Saturday, 28 November 2009
My old Dad is 87 now and lives with me since my Mum died 6 years ago.
He's at that time of life where he spends much of his time reflecting on the past and those of you with elderly relatives will know that they can be somewhat repetitive.
However it is always good to be patient at these times because every now and then he comes out with some little gems.
Dad was born in 1922 in Kensington, which is in West London, his father had been an officer in The Durham Light Infantry during the Great War and was invalided out after the Battle of Passchendaele.
At the age of about six the family moved to Stevenage in Hertfordshire, at the time a small market town on the Great North Road.
At the age of eight Dad had a fall which resulted in him experiencing severe pain.
He was taken to the doctors and after many tests, it was established that he had tuberculosis of the bone and he was despatched to an infirmary in Stamford, Middlesex for what would turn out to be a series of operations over a four year period.
At the time TB was a killer and it was fortunate that it was not in his lungs.
The little laddie grew up fast in that institution, suffering not only personal physical pain, but emotional stress from the loss of friends who were in hospital with him.
He has recounted to me one particularly bad six month period when he was in plaster from his chest to his ankles.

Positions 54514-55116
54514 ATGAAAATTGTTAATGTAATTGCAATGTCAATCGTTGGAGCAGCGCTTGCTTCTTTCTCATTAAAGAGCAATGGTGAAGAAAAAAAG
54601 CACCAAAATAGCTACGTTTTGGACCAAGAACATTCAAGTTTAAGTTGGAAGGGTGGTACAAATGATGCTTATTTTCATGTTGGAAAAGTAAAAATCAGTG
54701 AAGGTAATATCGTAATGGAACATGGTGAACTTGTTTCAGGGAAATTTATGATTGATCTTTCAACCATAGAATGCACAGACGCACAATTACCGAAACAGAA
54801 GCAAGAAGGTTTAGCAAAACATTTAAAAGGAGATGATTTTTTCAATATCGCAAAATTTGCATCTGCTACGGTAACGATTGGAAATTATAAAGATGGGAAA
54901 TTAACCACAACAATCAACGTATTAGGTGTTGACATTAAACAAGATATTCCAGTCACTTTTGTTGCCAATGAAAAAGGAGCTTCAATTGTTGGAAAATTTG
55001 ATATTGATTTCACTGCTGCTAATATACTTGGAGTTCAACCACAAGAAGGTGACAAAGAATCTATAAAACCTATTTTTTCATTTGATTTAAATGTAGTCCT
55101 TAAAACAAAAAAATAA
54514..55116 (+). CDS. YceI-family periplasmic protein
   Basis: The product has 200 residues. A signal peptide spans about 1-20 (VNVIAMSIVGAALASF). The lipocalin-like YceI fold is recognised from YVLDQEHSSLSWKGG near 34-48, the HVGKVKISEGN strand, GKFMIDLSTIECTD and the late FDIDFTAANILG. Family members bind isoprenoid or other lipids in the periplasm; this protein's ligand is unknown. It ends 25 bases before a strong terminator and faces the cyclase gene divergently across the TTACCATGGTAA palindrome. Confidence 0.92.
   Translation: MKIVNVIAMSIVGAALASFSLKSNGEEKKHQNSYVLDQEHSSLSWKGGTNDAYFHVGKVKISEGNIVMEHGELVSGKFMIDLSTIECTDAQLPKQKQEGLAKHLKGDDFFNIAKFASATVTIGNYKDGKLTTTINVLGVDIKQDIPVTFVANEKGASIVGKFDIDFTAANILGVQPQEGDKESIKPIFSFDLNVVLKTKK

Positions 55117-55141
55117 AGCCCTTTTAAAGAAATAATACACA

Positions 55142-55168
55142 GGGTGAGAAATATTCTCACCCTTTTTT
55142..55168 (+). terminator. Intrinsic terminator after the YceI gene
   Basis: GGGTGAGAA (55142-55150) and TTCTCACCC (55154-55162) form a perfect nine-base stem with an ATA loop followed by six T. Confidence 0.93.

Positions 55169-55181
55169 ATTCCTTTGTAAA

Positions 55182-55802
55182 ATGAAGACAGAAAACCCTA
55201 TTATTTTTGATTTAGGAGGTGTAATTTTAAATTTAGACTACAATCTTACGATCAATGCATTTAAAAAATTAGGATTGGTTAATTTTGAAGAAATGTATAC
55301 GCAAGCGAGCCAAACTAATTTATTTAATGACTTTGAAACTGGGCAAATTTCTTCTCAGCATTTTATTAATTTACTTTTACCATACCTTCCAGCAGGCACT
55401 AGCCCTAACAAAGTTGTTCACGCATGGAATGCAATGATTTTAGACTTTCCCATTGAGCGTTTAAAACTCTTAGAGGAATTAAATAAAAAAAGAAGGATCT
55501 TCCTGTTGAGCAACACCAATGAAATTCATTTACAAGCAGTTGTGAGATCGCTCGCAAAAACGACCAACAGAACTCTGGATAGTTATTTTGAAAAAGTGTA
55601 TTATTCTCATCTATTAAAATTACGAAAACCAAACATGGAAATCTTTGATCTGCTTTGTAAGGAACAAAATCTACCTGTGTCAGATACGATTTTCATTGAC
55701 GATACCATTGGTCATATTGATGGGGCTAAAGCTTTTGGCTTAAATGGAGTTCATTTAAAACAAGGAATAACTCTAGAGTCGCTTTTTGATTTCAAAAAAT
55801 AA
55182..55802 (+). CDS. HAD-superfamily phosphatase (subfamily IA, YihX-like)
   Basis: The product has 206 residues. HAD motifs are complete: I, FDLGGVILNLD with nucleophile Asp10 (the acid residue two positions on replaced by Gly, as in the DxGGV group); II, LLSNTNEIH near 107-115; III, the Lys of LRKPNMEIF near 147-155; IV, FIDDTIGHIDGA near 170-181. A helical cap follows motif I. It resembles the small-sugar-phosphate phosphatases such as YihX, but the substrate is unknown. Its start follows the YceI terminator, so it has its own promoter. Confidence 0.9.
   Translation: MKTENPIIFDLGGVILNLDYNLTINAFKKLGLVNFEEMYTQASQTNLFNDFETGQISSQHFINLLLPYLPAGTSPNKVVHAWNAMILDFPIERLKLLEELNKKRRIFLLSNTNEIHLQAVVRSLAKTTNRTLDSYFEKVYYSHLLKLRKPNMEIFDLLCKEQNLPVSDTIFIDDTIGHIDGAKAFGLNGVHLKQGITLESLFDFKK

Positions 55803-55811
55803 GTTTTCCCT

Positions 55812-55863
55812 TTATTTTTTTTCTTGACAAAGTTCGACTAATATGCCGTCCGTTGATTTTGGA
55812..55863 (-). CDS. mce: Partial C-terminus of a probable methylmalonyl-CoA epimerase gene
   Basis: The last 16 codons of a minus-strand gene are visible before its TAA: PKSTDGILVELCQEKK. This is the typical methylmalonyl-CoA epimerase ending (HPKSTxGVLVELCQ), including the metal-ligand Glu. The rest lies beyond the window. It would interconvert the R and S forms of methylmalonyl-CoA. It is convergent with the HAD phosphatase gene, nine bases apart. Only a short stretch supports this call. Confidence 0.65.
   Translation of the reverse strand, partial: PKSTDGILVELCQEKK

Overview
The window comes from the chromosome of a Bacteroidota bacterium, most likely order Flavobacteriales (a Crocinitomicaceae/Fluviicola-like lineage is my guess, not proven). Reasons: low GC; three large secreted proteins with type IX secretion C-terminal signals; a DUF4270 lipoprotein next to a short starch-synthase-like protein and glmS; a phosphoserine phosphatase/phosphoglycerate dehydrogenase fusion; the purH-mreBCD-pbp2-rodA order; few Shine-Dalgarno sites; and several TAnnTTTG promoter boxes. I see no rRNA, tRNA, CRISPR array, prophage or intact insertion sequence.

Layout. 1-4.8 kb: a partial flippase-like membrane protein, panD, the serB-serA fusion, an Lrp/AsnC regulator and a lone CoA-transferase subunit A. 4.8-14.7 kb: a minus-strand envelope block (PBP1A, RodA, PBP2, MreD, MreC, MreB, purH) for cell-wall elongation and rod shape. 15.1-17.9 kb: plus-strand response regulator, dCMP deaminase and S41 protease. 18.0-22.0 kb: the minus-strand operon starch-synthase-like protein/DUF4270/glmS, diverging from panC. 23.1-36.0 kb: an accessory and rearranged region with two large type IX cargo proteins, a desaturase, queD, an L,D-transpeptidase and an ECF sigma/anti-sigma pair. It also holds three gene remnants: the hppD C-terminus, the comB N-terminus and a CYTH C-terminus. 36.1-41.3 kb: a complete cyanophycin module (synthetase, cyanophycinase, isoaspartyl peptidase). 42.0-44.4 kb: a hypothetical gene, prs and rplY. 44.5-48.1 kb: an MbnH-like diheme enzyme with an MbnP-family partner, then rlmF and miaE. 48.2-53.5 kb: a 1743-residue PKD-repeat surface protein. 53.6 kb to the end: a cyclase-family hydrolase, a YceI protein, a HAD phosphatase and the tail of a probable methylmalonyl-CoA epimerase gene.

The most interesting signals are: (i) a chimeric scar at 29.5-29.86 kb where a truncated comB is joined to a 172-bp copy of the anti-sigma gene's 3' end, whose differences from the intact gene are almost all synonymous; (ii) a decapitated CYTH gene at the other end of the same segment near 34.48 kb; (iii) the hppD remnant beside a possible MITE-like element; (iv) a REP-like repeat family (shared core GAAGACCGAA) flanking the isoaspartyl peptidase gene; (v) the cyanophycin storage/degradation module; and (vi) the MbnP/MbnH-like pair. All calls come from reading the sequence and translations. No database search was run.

The diseased bone was in his right hip and so a hole was cut in the plaster so that each morning the nurse could put an aluminium spike in the wound, to break up the puss.
This was done every day for six months, without the aid of any pain killer.
The old fella has a permanent tan since in those days they believed the best cure was fresh air, and so he was pushed outside in his bed irrespective of the weather.
In the end they stopped the spread of the disease by grafting bone from his shin into his hip and as a result he has no joint on the right side and his leg is four inches shorter.
All his life he has steadfastly refused to accept disability and he can be more than a little short with people who moan about pain!
During the Second World War he joined a thing called the Home Guard and if any of you have ever seen a BBC comedy series called Dad's Army, the old boy says it was just like that!
He has told me some very funny stories of that time, including one involving the Australian Army.
At the outset of hostilities the Australian Army Pay Corp were billeted at his local golf club and many was the time that Dad played golf with these fellas.
He says they would carry their golf clubs but also have a golf trolley to carry the beer!
One day a sergeant scored a hole in one and that was the end of the round, they had a party in the clubhouse that lasted a week!
Another time Dad was standing guard duty on the top of a water tower close by the main railwayline from London to Edinburgh.
A table was welded onto the top of the tower which had an engraved map of the local terrain as well as profiles of German aircraft.
One night Dad was on duty when a plane appeared from the South and checking the profiles he realised it was a German Ju88.
Armed with his trusty First World War Canadian Ross rifle, he started taking pot shots as the plane was heading towards him.
As it passed, he received a burst of cannon fire, puncturing the water tower, which made him bounce up and down.
To this day he believes the German gunner was simply saying,' don't be a bloody idiot!'
There are many more tales from his younger days that I am collating and I will relate them to you over the coming months.